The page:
Former President Jimmy Carter and his publisher are being sued for speaking the truth about Israel’s Apartheid Wall: this is just a tiny bit of it around Bethlehem:
Four years after its publication, former President Jimmy Carter’s book about Israel’s conduct in the occupied territories of West Bank and Gaza — Palestine: Peace not Apartheid — is still deeply unpopular among American Jews and supporters of Israel, so much so that it has drawn a lawsuit. From The WaPo:
In a press release, one of the attorneys, Nitsana Darshan-Leitner stated: “The lawsuit will expose all the falsehoods and misrepresentations in Carter’s book and prove that his hatred of Israel has led him to commit this fraud on the public. He is entitled to his opinions but deceptions and lies have no place in works of history.”
Hatred of Israel. That’s what any American critic of Israel’s behavior is likely to hear from that nation’s supporters. The ferocious and successful campaign to shut down criticism of Israel has resulted in a crimped, one-sided conversation here at home that limits our politics, damages our longterm interests in the region and probably hurts Israel’s longterm interests, as well.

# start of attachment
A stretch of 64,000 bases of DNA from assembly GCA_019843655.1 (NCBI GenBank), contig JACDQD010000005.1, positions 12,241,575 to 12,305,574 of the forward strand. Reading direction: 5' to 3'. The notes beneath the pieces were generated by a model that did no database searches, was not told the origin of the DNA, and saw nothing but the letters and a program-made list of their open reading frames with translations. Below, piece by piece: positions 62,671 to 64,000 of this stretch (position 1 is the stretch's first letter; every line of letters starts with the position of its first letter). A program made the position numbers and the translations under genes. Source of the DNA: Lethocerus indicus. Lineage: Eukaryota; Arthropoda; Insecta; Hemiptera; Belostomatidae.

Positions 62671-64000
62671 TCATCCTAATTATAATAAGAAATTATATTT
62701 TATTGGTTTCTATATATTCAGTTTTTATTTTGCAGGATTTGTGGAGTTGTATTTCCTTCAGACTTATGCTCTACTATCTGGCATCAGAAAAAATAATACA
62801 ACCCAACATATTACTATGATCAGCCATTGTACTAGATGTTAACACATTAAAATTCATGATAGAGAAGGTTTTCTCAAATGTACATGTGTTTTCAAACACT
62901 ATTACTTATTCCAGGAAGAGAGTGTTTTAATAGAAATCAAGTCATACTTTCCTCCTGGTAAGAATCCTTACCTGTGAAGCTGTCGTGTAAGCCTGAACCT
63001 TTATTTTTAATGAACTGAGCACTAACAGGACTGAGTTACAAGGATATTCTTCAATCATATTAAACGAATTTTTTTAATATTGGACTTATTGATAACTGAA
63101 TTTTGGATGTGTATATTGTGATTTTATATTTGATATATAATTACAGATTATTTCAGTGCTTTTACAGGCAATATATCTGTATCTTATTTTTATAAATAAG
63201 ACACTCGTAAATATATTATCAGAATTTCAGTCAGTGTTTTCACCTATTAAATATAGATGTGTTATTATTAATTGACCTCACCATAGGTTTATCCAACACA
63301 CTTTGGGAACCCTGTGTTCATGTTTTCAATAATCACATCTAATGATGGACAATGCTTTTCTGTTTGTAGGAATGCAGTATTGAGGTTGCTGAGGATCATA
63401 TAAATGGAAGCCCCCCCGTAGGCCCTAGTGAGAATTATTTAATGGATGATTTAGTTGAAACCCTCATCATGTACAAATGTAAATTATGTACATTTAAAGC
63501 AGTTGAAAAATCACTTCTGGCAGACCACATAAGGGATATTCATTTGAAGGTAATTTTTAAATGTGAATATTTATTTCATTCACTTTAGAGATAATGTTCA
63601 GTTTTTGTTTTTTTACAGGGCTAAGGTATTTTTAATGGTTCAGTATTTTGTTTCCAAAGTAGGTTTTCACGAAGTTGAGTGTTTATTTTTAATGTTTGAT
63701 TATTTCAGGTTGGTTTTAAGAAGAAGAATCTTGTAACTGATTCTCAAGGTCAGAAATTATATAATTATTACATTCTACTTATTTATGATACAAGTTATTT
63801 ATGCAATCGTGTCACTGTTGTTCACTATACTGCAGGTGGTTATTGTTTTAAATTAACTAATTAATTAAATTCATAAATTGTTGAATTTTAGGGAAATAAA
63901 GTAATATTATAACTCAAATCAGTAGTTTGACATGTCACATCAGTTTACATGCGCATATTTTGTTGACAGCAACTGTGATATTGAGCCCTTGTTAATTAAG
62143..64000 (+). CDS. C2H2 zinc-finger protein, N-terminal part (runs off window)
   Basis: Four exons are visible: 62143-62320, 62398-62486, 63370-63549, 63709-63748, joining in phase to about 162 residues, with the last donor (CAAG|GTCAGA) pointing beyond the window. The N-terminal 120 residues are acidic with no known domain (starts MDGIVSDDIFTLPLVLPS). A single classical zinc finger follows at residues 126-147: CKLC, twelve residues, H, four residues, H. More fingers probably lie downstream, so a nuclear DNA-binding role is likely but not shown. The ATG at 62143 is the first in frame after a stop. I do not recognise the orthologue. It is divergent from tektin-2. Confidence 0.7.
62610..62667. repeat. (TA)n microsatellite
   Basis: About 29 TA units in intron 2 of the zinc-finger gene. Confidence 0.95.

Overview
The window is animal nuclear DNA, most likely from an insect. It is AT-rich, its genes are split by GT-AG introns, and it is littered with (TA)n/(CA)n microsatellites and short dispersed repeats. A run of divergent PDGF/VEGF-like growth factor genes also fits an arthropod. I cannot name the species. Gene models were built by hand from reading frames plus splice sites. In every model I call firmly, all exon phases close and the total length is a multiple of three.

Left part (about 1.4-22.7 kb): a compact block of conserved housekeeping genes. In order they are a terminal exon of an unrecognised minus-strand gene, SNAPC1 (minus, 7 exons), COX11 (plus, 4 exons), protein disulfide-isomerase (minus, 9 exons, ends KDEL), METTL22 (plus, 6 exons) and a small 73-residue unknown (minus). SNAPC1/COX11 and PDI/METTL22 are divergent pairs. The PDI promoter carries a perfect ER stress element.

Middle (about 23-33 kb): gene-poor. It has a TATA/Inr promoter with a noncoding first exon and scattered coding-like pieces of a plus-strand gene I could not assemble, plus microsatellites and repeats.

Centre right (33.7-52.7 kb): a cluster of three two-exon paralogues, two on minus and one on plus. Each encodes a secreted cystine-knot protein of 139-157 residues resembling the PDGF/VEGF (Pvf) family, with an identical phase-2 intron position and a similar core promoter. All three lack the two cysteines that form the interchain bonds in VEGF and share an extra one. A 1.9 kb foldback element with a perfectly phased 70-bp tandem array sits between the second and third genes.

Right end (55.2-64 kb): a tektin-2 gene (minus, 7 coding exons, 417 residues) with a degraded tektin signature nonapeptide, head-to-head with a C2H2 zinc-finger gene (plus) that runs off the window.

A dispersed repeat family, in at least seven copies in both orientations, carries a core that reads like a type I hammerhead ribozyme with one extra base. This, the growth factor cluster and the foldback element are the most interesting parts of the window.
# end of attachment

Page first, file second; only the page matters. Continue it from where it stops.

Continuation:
Happily, the Israelis engage in a much more open, honest and probing civic conversation about their relationship with Palestine and the morality of occupation. On Tuesday night, I was privileged to attend a salon organized by Steve Clemons, a senior fellow at the New America Foundation and author of a highly-regarded blog called Washington Note. The featured speaker was Mikhael Manekin, an honorably discharged IDF infantry lieutenant. Clemons’ invitation said Manekin would discuss
“what the occupation looks like from the Israeli soldier¹s standpoint, and in so doing will offer a rarely-heard perspective of how the IDF works in the Territories, interacts with settlers and Palestinians, and the dilemmas confronting those soldiers on a daily basis.